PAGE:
Theoretical Issues

Sun Feb 23 16:02:33 UTC 1997


   Re: Theoretical Issues

Dr. P. Kumar wrote: 

> AAR -RISA Panel on Diaspora Hinduism: Theoretical Issues


> After more than 200 years of the study of religion by academic scholars, we
> have not yet adequately grappled with the reality of religious diversity
> generally, and the plurality within each religious tradition in particular.
> Study of Hinduism during the last two centuries by and large remained
> caught up within the discourse constructed by the materials drawn from the
> written texts.  Recently, however, text centered discourses are coming
> under critical review by religionists.  (e.g.,).  In the mean time,
> postmodernist discourse in social sciences has begun to radically redefine
> what is meant by "text."  Is it merely a written text?  Or can text mean
> more than the written word?  Such questions are beginning to become
> important for the study of religion in general and I think for the study of
> Hinduism specially.  We know more now as to how early discourse on Hinduism
> was constructed by classicists under the influence of the Enlightenment.
> This point has been labored by scholars sufficiently and we need not harp
> on it for too long.  What we need is a sustained program of research to
> bring into the main stream of academic study the areas that are neglected
> up until now.  One of these areas is the Hinduism practised among the
> diaspora communities.

I am currently reading two nice studies on Chidambaram, the abode of
Nataraja. 1) David Smith, The dance of Siva: religion, art and
poetry in South India, Cambridge university press, 1996
2) Paul Younger, The Home of Dancing Sivan, Oxford university press, 1995

Younger starts his Conclusion as:
"Hinduism is a religion of temples. The picture sometimes still found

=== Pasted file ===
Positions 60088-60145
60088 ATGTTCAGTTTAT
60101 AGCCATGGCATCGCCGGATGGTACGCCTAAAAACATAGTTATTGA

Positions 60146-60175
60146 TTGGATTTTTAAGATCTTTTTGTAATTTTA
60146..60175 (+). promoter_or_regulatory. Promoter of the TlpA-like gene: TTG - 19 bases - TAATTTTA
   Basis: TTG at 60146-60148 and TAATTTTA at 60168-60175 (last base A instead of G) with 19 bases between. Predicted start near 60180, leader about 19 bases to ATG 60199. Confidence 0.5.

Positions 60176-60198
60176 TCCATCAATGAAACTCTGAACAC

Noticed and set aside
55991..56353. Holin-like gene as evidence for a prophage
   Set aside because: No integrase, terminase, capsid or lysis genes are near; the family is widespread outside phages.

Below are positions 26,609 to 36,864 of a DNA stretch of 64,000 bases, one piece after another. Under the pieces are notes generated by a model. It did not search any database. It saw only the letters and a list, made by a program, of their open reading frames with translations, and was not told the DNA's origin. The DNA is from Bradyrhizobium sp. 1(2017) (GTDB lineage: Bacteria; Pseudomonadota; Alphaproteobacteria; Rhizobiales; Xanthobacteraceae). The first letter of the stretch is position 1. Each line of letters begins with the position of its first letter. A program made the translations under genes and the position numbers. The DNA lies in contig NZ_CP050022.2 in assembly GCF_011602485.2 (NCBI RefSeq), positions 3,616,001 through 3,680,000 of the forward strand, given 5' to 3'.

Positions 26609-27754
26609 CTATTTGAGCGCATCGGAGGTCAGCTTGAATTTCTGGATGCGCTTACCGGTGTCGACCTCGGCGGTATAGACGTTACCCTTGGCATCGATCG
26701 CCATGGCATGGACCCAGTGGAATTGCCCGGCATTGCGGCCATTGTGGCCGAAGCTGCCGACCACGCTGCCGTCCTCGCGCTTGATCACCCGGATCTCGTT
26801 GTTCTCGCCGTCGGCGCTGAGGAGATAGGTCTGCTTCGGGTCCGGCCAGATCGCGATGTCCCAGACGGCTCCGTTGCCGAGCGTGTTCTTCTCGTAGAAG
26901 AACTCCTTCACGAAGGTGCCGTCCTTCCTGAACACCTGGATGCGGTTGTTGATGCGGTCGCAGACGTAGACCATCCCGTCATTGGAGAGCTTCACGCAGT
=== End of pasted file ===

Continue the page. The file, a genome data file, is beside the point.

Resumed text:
in textbooks, which described Hinduism developed around a reading of
the Vedas, was the result of Western Protestant scholars who described what
they wished Hinduism had become".

The comforts of arm chair indology are great. But studying only
few texts, one script, explaining matters with the theory of the day etc., 
have to be changed  if India's true diversity of traditions have to be
grasped. For instance, how many good art history books are written,
how many books on Telugu literature are written? Ah, that involves
going there, involves time, true commitment, etc.,

N. Ganesan

> Studying diaspora Hinduism systematically in close cooperation with
> scholars who are engaged in the study of such phenomena within India is
> bound to alter how we understand and define what has been rightly or
> wrongly called Hinduism.  It is bound to raise the question whether
> Hinduism meant only the Brahmanical traditions found in the Sanskritic
> literature or does it include the various rituals, myths, legends, stories
> and folklore which the diaspora Hindus have carried with them and
> perpetuated those in their adopted lands.  It is also bound to problematize
> the hither to held distinction between higher Hinduism (philosophical) and
> lower Hinduism (popular/ritualistic) which even in the anthropological
> discourse is becoming antiquated.  Furthermore, it is also bound to call
> into question the methodologies that we have become used to in the study of
> Hinduism.  That is, the so called armchair study of Hinduism which is
> confined to written texts in cosy offices, has to come to grips with the
> laborious wanderings on the dusty roads of rural India.  It is no longer
> the exclusive territory of anthropologists.

Very very true.

N. Ganesan

> It is against this background I shall examine the limits of our
> understanding of Hinduism as we currently hold, and argue in favour of a
> more holistic approach to the study of Hinduism in all its various forms.
> This would include in a significant way the diaspora Hinduism.
> Pratap
> +----------------------------------------------------------------+
> Prof. P. Kumar (Associate Professor)
> Head of Department of Science of Religion
> Director - Centre for Asian Studies
> University of Durban-Westville
> Private Bag X 54001
> Durban
> 4000
> South Africa
> Tel: 031-820-2194
> Fax: 031-820-2160
> Email: kumar at

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